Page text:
Don't Eat With Your Mouth Full

Where can we live but days?

I like yours better. Especially Dr Duck.

You are kind. :)

We have a hippopotamus name of Wilberforce who is something in the city complete with bowler hat and briefcase.

We had the idea for a book about his ancestors but while both of us can write, neither of us can draw to save our lives!

Poor world, being denied our genius!

Sometimes I have ideas for picture books, but I can't draw for toffee so never bring them to fruition.

Of course I could ask someone else to do the pictures, but this feels a bit of a cheat

Does it really work this way? What I've always heard is that most picture book authors submit their work (well, their agents do) as text-only. I've always heard that publishers prefer to do the matching of text to illustrator, the exception being when the author is really an artist themself.

(Too serious an answer for your lovely rhymes? :))

I believe that is indeed normally the case, but the awkwardness is no less for being conducted through a third party!

I wasn't thinking of the third partiness so much as the fact that I bet you could write really good picture book text and would never need to worry about the illustration issue. However, easy for me to say, as a person who doesn't do creative writing.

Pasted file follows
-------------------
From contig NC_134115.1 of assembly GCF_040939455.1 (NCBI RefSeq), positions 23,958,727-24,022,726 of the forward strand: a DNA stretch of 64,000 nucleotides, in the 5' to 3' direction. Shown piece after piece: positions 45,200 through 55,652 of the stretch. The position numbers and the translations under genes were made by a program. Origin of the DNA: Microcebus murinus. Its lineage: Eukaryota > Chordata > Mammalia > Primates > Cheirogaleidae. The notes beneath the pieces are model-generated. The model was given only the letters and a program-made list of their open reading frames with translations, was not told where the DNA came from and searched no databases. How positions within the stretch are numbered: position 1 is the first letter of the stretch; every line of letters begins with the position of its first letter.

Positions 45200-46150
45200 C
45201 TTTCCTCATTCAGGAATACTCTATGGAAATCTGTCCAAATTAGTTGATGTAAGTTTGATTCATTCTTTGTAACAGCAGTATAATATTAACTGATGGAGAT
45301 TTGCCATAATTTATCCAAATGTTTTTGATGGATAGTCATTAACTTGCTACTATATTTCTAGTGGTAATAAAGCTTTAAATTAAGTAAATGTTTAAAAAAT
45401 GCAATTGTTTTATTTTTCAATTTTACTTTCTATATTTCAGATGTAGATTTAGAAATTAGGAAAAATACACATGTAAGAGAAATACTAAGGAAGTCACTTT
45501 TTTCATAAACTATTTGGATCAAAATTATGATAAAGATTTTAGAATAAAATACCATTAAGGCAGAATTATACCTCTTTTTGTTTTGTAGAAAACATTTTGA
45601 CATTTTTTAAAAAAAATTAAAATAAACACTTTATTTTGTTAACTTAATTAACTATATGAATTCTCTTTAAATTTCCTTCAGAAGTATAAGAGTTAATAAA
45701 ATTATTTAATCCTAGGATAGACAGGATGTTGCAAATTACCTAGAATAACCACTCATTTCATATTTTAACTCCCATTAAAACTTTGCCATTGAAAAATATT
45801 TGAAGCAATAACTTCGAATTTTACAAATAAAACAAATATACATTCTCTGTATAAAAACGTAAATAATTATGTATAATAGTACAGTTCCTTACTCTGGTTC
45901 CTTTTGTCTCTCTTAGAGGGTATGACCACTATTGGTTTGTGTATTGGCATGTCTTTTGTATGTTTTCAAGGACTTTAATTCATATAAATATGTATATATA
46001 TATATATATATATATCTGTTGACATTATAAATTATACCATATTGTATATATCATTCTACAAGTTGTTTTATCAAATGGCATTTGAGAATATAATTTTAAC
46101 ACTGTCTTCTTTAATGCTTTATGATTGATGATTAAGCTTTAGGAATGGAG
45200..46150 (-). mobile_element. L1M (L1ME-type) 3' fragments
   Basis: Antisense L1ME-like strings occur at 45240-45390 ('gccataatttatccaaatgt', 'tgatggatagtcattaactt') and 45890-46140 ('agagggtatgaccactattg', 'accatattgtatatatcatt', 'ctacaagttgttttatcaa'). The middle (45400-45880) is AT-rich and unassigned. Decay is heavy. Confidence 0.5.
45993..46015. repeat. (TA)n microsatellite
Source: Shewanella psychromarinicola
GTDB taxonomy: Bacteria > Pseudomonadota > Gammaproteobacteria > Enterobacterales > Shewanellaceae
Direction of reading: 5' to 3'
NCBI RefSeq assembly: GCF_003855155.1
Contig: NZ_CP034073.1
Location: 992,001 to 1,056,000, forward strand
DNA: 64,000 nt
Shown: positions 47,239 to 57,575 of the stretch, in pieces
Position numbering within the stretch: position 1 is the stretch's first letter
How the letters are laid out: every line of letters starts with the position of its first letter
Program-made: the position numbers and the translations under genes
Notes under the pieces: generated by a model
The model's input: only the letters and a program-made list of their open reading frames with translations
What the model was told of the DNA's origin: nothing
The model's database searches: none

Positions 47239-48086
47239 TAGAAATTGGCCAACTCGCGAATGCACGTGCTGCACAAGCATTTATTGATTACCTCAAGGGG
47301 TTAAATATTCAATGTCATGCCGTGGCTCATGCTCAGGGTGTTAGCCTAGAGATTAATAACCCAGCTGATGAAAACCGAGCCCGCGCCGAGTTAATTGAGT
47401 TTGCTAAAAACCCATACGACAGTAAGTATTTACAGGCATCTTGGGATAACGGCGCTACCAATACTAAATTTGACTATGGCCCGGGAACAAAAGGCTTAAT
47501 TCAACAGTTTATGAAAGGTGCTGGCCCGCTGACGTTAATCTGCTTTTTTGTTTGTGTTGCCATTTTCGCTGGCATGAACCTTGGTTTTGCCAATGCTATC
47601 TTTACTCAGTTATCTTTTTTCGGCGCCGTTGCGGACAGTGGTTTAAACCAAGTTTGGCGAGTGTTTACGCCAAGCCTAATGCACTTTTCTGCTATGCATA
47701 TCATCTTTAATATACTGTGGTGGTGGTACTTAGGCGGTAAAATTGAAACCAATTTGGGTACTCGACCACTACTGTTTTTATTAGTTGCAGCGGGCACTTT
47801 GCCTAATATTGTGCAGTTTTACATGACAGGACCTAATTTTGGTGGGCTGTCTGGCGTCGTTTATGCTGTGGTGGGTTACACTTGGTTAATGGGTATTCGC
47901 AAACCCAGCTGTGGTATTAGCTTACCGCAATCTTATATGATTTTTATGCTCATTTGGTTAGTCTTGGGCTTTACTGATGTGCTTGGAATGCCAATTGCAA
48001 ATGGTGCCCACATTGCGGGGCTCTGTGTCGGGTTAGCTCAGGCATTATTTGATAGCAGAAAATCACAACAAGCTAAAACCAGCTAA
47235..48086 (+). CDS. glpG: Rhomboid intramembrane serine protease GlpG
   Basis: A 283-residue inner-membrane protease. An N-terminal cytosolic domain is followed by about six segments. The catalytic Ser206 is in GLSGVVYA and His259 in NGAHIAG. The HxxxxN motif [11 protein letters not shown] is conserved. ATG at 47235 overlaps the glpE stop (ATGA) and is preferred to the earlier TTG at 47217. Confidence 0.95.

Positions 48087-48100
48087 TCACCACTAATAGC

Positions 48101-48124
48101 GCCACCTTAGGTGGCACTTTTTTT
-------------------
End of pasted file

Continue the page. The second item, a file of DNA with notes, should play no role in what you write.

Seriously, I'm not sure I'd be able to tell whether I'd written a good picture book text: I've never had to evaluate one separately from the pictures. (That might be an interesting exercise, in fact.)

That does sound fun. I'd like to try that sometime.

It's often helpful to analyze the structure of a picture book -- if I remember correctly one of my favorites (a longer story) turned out to be very carefully planned as eight small episodes of four pages each, or something like that. Two-page spreads occurred at precisely regular intervals. Simpler books of course often just have two-by-two structure (e.g., question and answer on left and right page), but it helps if there's some overarching pattern (and of course in a print medium, the number of pages in a signature will be significant).

I know a few things - e.g. the 32 page rule - but I suspect that a lot of technicalities fly over my head. "A Day with Doctor Duck" would be for very young children, but I like the idea of an arc: perhaps Dr Duck could start off dapper and efficient, but as the day wears on sharp-eyed readers will see that the doctor is looking ever more harassed and making diagnoses with an increasingly tenuous relationship to best medical practice.

I think you and your daughter ought to publish yours.

(From everything I heard, publishers don't want writers and artists as a duo--they prefer to use their own artists)

I think you and your daughter ought to publish yours.

I appreciate your confidence!

What I've heard agrees totally with what you've heard. In fact I follow an illustrator on Google+ and she talks about her projects and how the publisher gives her the text and she illustrates it.

A fox with chicken pox [ditto - and feel free to have some chickens looking in at the window and laughing.]

I would love to see this book.

I've managed to scan my daughter's drawings now, so that's a small step in the right direction!

Sonya sent me here :D I second what everybody else said about matching writers to illustrators, but what do you think of this style:

I draw in Artrage; it is a digital format, natural media simulator. I can no longer do natural media due to disability.

Those are v. cool!


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